The Atlantic takes an in-depth look at philosopher Helen Nissenbaum and how the Federal Trade Commission is using her theories on privacy in the agency’s approach to the protection of consumers’ data:
PALO ALTO — A mile or two away from Facebook’s headquarters in Silicon Valley, Helen Nissenbaum of New York University was standing in a basement on Stanford’s campus explaining that the entire way that we’ve thought about privacy on the Internet is wrong. […]
Nissenbaum’s March presentation was part of Stanford’s Program on Liberation Technology and relied heavily on her influential recent research, which culminated in the 2010 book, Privacy in Context, and subsequent papers like “A Contextual Approach to Privacy Online.”
But the most important product of Nissenbaum’s work does not have her byline. She’s played a vital role in reshaping the way our country’s top regulators think about consumer data. As one measure of her success, the recent Federal Trade Commission report, “Protecting Consumer Privacy in an Era of Rapid Change,” which purports to lay out a long-term privacy framework for legislators, businesses, and citizens, uses the word context an astounding 85 times!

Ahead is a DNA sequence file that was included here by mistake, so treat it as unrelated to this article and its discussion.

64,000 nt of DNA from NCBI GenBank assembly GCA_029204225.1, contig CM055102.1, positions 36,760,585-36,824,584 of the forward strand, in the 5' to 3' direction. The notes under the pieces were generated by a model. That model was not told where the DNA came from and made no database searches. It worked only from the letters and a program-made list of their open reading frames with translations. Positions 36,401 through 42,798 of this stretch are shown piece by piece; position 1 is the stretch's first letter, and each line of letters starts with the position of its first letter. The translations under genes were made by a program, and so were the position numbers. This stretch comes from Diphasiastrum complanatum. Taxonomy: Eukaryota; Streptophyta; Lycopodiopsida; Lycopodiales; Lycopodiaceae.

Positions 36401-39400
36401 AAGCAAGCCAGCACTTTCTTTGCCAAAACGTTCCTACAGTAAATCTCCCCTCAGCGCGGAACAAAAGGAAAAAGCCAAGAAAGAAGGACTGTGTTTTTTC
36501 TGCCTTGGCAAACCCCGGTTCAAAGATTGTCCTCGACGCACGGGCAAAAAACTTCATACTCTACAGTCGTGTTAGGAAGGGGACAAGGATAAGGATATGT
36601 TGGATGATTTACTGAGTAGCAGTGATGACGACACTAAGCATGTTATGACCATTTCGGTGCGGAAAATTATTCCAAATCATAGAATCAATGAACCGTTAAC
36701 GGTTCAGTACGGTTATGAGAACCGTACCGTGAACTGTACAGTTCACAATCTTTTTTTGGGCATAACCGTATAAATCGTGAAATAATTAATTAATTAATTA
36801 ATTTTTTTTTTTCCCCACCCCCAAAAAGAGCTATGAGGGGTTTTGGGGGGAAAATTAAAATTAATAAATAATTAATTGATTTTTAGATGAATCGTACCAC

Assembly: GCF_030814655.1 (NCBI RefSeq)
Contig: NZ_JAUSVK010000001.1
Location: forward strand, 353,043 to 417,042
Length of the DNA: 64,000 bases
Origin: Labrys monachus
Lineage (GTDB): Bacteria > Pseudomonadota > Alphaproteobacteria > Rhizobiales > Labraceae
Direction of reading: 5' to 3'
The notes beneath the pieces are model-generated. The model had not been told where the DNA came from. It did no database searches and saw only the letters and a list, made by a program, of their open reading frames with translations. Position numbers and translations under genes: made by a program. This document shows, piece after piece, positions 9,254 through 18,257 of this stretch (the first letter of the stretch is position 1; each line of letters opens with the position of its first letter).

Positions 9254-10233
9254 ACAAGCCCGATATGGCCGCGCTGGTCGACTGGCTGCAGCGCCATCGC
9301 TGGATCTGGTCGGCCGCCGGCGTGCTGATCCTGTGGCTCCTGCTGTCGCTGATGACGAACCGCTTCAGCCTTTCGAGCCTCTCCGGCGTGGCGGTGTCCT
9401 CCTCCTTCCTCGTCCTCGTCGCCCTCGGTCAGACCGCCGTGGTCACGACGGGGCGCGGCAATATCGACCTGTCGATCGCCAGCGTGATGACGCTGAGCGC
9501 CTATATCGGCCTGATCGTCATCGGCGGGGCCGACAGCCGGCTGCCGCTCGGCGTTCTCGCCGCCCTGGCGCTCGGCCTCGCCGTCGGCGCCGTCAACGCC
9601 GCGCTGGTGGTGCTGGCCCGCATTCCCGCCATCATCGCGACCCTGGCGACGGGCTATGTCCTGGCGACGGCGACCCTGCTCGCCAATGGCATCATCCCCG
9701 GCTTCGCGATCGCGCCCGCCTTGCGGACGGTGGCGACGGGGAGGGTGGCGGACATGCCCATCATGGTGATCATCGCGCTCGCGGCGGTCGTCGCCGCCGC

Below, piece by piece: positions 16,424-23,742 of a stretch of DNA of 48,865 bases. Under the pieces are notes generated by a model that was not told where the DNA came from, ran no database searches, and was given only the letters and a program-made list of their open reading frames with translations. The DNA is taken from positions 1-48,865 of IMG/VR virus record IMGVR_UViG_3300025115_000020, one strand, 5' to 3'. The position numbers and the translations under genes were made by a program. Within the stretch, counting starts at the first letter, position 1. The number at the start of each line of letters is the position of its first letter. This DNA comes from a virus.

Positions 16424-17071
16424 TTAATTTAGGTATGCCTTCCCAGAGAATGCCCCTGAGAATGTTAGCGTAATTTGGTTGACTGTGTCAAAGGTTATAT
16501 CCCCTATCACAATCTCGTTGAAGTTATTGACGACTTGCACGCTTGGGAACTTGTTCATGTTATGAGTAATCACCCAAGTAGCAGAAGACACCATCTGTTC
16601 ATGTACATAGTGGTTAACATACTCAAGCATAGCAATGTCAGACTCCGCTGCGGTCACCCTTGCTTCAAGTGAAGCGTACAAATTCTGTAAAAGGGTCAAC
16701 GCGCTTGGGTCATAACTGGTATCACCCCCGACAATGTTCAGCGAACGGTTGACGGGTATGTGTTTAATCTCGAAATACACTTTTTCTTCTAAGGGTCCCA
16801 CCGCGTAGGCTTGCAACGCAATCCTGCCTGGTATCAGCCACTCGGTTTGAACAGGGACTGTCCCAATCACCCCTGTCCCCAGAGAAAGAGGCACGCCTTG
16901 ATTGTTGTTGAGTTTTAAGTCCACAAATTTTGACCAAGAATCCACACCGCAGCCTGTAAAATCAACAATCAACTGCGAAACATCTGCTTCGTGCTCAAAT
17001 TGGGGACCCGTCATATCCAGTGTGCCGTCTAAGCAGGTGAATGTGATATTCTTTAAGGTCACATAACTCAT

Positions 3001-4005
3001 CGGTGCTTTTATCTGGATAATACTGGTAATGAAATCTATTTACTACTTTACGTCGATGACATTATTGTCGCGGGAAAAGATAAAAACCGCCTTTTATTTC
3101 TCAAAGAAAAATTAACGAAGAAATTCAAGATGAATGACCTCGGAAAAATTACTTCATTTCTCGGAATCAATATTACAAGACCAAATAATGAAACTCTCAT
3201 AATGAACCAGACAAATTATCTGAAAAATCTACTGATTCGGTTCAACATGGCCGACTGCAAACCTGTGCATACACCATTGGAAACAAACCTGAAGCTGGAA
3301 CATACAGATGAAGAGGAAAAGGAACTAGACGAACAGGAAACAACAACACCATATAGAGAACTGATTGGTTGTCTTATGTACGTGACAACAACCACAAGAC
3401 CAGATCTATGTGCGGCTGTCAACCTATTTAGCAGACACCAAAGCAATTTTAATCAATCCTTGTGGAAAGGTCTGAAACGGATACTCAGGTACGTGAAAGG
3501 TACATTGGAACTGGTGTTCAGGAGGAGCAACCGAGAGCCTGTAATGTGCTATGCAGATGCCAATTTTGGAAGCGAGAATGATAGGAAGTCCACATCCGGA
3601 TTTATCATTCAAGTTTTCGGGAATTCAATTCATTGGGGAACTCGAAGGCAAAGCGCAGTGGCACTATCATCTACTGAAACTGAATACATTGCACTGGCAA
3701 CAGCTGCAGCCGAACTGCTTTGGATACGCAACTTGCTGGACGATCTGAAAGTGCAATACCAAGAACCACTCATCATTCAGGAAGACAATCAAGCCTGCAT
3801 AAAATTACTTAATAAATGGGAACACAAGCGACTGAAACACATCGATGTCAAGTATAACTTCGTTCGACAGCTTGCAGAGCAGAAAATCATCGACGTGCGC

Given the intellectual influence she’s had, it’s important to understand how what she’s saying is different from other privacy theorists. The standard explanation for privacy freakouts is that people get upset because they’ve “lost control” of data about themselves or there is simply too much data available.
Nissenbaum argues that the real problem “is the inapproproriateness of the flow of information due to the mediation of technology.” In her scheme, there are senders and receivers of messages, who communicate different types of information with very specific expectations of how it will be used. Privacy violations occur not when too much data accumulates or people can’t direct it, but when one of the receivers or transmission principles change. The key academic term is “context-relative informational norms.” Bust a norm and people get upset. […]
Nissenbaum gets us past thinking about privacy as a binary: either something is private or something is public. Nissenbaum puts the context — or social situation — back into the equation. What you tell your bank, you might not tell your doctor. What you tell your friend, you might not tell your father-in-law. What you allow a next-door neighbor to know, you might not allow Google’s Street View car to know. Furthermore, these differences in information sharing are not bad or good; they are just the norms.
Read the full article for more on Nissenbaum’s theories about privacy.